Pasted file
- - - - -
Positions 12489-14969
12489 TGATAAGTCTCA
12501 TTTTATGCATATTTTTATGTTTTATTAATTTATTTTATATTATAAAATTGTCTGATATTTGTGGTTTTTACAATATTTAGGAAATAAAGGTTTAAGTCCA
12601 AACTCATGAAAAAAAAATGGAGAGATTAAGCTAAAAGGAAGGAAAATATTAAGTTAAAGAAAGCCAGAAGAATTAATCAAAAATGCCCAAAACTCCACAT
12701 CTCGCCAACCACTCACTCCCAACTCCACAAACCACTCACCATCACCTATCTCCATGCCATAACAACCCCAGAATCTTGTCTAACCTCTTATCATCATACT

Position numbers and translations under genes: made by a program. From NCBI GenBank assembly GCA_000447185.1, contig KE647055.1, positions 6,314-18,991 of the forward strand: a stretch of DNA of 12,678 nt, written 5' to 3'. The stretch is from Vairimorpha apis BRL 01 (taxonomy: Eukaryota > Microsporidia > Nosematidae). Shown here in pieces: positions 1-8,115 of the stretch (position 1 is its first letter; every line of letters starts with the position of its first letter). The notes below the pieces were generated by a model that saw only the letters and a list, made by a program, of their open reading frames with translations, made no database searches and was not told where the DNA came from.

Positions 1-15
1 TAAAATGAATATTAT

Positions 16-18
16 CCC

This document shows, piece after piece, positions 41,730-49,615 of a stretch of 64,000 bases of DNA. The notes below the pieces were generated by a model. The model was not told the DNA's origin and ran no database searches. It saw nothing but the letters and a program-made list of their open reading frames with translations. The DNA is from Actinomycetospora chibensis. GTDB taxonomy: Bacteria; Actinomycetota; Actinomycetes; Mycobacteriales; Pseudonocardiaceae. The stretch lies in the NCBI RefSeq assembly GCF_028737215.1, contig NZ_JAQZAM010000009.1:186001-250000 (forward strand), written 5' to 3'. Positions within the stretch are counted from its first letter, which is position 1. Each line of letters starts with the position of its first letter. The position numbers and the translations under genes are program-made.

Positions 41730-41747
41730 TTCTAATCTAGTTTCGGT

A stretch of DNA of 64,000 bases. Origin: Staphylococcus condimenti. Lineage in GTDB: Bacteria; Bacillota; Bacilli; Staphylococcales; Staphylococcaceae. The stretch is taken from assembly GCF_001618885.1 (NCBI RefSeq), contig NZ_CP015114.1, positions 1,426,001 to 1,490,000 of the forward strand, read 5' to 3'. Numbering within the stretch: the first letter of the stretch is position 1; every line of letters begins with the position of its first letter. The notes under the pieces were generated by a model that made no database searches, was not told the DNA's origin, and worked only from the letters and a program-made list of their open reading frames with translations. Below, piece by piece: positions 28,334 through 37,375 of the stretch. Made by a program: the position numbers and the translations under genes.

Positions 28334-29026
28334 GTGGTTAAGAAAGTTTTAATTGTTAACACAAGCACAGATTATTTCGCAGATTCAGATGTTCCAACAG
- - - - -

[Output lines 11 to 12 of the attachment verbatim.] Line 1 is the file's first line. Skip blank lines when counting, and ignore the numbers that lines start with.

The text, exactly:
This document shows, piece after piece, positions 41,730-49,615 of a stretch of 64,000 bases of DNA. The notes below the pieces were generated by a model. The model was not told the DNA's origin and ran no database searches. It saw nothing but the letters and a program-made list of their open reading frames with translations. The DNA is from Actinomycetospora chibensis. GTDB taxonomy: Bacteria; Actinomycetota; Actinomycetes; Mycobacteriales; Pseudonocardiaceae. The stretch lies in the NCBI RefSeq assembly GCF_028737215.1, contig NZ_JAQZAM010000009.1:186001-250000 (forward strand), written 5' to 3'. Positions within the stretch are counted from its first letter, which is position 1. Each line of letters starts with the position of its first letter. The position numbers and the translations under genes are program-made.

Positions 41730-41747